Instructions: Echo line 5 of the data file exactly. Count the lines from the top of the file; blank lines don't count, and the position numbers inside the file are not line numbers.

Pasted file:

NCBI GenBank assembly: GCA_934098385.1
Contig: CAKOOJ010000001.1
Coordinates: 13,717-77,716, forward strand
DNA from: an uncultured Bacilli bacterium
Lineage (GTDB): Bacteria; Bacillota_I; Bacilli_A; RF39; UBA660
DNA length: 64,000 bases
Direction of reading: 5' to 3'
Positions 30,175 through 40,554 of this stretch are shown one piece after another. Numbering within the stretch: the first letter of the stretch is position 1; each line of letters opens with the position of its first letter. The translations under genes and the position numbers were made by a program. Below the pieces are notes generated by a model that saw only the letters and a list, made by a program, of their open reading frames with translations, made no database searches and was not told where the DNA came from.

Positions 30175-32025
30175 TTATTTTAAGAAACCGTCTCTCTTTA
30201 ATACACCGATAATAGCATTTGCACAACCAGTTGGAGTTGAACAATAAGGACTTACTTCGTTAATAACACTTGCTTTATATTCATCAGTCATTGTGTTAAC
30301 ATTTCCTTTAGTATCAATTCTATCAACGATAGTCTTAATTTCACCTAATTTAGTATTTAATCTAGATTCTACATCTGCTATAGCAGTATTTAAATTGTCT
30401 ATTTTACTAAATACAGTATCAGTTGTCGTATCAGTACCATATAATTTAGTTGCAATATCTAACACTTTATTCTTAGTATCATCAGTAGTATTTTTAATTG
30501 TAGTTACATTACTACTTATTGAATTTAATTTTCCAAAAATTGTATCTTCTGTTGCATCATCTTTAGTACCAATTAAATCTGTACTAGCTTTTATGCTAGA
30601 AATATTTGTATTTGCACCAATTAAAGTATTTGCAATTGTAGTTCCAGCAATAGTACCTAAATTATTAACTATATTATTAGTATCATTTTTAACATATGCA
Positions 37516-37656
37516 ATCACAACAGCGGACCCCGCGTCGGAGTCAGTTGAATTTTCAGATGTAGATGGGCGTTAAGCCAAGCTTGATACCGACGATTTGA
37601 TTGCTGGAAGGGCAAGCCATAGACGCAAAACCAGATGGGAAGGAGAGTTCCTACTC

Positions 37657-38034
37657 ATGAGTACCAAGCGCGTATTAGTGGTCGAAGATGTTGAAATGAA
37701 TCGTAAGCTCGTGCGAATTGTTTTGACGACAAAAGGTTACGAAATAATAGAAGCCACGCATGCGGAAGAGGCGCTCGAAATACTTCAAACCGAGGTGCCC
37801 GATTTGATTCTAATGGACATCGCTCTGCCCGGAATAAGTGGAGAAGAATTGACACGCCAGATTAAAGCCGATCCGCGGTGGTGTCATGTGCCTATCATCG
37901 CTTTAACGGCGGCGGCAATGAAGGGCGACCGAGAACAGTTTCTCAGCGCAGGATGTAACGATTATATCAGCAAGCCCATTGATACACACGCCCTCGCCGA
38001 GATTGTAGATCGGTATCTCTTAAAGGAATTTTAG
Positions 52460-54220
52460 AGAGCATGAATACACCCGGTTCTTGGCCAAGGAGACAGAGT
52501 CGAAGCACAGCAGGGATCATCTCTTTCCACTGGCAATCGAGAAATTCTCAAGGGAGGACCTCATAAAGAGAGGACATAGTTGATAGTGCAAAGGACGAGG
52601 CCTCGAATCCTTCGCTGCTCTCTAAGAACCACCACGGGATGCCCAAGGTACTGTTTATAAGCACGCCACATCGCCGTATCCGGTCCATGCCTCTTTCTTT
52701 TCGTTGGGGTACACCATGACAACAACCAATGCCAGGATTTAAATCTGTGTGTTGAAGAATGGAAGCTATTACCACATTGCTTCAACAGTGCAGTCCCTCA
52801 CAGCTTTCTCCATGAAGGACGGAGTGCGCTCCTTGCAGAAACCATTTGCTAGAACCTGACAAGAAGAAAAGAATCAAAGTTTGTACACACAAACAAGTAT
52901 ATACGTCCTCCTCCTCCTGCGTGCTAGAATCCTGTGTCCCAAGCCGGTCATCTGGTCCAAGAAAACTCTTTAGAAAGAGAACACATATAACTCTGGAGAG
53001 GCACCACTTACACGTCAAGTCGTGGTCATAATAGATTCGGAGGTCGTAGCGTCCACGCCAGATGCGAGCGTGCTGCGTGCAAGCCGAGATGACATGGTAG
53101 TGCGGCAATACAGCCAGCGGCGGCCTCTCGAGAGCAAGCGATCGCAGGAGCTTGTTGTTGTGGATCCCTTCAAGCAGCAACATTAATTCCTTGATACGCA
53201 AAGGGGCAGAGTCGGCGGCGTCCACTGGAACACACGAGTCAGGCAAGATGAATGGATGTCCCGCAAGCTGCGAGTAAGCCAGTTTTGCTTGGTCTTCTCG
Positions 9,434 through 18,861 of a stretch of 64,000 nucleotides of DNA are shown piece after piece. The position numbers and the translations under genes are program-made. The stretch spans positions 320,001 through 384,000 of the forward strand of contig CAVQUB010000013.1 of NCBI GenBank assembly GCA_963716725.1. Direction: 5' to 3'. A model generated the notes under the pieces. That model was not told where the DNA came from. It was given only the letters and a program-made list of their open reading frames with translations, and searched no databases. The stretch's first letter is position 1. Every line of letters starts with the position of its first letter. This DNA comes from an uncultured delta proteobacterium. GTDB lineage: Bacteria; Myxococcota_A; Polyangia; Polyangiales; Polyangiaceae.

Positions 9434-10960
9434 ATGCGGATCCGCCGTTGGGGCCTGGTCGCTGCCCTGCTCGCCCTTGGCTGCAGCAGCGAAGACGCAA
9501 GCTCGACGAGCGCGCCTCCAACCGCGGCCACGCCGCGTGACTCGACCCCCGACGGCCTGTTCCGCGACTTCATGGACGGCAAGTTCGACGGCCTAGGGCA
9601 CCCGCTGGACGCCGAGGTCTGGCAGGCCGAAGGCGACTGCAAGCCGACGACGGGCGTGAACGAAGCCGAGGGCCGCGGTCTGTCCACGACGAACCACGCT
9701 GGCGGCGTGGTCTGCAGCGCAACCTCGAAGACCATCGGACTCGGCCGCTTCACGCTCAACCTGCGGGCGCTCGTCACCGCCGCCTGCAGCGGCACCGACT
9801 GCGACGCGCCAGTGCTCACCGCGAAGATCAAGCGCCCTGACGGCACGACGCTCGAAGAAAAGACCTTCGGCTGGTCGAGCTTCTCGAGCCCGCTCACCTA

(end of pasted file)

Lineage (GTDB): Bacteria; Bacillota_I; Bacilli_A; RF39; UBA660